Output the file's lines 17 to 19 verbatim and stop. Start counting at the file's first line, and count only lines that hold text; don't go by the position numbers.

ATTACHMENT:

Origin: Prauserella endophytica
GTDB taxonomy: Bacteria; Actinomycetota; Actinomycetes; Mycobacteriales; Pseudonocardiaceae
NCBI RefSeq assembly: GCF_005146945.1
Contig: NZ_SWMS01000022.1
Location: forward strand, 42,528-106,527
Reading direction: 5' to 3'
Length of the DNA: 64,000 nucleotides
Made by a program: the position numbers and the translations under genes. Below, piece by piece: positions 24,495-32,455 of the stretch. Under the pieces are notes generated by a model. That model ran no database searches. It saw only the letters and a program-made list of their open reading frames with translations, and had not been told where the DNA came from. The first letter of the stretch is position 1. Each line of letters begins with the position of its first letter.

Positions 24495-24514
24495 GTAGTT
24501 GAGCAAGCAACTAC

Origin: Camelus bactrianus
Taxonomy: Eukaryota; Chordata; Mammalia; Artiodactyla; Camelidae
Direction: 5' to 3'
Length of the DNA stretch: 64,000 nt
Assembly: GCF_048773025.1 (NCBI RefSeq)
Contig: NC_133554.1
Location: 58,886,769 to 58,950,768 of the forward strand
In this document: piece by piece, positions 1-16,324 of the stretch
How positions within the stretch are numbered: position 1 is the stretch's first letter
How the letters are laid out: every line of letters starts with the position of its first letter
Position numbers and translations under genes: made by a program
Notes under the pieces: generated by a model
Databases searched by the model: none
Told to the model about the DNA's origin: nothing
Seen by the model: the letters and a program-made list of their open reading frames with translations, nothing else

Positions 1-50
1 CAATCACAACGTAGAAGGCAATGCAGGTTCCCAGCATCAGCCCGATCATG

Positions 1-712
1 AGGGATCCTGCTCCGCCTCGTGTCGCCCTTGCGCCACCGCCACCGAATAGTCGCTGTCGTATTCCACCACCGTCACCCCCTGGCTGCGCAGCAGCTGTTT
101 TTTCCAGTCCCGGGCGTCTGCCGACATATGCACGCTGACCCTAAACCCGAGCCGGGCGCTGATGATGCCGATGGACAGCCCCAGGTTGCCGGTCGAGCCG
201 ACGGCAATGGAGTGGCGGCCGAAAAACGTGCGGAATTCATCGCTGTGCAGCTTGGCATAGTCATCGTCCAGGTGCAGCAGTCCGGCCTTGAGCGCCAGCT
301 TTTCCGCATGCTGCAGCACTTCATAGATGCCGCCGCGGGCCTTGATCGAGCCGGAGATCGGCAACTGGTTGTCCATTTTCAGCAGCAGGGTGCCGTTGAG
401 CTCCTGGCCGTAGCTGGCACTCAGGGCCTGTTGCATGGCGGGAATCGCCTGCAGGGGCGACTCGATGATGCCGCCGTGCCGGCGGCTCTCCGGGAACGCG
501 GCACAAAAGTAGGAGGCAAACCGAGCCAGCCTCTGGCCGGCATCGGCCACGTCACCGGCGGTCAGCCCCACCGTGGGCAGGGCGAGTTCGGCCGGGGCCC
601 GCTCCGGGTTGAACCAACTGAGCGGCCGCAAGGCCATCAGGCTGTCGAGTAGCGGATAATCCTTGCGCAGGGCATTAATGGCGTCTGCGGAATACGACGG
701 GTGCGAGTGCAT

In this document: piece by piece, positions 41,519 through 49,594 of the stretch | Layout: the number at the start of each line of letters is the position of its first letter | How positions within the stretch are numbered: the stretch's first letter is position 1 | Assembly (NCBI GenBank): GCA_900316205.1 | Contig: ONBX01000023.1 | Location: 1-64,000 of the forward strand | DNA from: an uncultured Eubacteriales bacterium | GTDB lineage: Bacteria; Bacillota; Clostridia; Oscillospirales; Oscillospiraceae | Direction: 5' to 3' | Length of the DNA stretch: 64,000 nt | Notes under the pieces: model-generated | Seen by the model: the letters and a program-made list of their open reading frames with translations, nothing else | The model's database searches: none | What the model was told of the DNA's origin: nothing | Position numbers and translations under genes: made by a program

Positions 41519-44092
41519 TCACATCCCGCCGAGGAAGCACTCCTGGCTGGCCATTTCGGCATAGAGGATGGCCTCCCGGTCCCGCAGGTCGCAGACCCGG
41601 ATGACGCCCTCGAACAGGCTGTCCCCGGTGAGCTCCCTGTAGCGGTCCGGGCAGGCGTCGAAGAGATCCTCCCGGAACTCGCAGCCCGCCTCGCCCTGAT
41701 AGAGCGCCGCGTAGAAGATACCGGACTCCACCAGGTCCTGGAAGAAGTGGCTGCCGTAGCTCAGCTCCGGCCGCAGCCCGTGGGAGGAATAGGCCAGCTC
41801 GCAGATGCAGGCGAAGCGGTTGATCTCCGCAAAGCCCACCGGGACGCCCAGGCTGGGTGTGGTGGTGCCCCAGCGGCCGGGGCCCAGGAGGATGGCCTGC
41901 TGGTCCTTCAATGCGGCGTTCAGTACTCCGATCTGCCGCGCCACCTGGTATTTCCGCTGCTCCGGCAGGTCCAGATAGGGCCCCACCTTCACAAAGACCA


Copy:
Contig: NC_133554.1
Location: 58,886,769 to 58,950,768 of the forward strand
In this document: piece by piece, positions 1-16,324 of the stretch